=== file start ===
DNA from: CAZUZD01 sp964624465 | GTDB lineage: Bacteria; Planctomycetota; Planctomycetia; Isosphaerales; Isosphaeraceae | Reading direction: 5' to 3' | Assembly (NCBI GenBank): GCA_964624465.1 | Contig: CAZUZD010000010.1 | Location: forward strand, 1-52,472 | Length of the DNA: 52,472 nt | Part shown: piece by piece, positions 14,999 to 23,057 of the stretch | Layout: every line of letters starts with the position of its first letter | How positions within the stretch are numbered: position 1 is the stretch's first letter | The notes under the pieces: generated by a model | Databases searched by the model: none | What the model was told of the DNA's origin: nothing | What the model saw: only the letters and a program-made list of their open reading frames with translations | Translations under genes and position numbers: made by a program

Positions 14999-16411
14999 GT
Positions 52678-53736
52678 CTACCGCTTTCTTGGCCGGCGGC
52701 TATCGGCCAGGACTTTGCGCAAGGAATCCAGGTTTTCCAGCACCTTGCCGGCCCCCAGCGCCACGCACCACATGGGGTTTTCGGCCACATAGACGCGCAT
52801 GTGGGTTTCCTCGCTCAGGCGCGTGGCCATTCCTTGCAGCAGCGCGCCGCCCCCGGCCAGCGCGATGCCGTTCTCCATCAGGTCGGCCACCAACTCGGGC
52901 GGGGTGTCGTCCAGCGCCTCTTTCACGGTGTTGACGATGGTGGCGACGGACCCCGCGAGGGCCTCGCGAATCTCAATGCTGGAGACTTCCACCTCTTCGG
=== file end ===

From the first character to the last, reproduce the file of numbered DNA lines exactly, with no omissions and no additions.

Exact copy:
DNA from: CAZUZD01 sp964624465 | GTDB lineage: Bacteria; Planctomycetota; Planctomycetia; Isosphaerales; Isosphaeraceae | Reading direction: 5' to 3' | Assembly (NCBI GenBank): GCA_964624465.1 | Contig: CAZUZD010000010.1 | Location: forward strand, 1-52,472 | Length of the DNA: 52,472 nt | Part shown: piece by piece, positions 14,999 to 23,057 of the stretch | Layout: every line of letters starts with the position of its first letter | How positions within the stretch are numbered: position 1 is the stretch's first letter | The notes under the pieces: generated by a model | Databases searched by the model: none | What the model was told of the DNA's origin: nothing | What the model saw: only the letters and a program-made list of their open reading frames with translations | Translations under genes and position numbers: made by a program

Positions 14999-16411
14999 GT
Positions 52678-53736
52678 CTACCGCTTTCTTGGCCGGCGGC
52701 TATCGGCCAGGACTTTGCGCAAGGAATCCAGGTTTTCCAGCACCTTGCCGGCCCCCAGCGCCACGCACCACATGGGGTTTTCGGCCACATAGACGCGCAT
52801 GTGGGTTTCCTCGCTCAGGCGCGTGGCCATTCCTTGCAGCAGCGCGCCGCCCCCGGCCAGCGCGATGCCGTTCTCCATCAGGTCGGCCACCAACTCGGGC
52901 GGGGTGTCGTCCAGCGCCTCTTTCACGGTGTTGACGATGGTGGCGACGGACCCCGCGAGGGCCTCGCGAATCTCAATGCTGGAGACTTCCACCTCTTCGG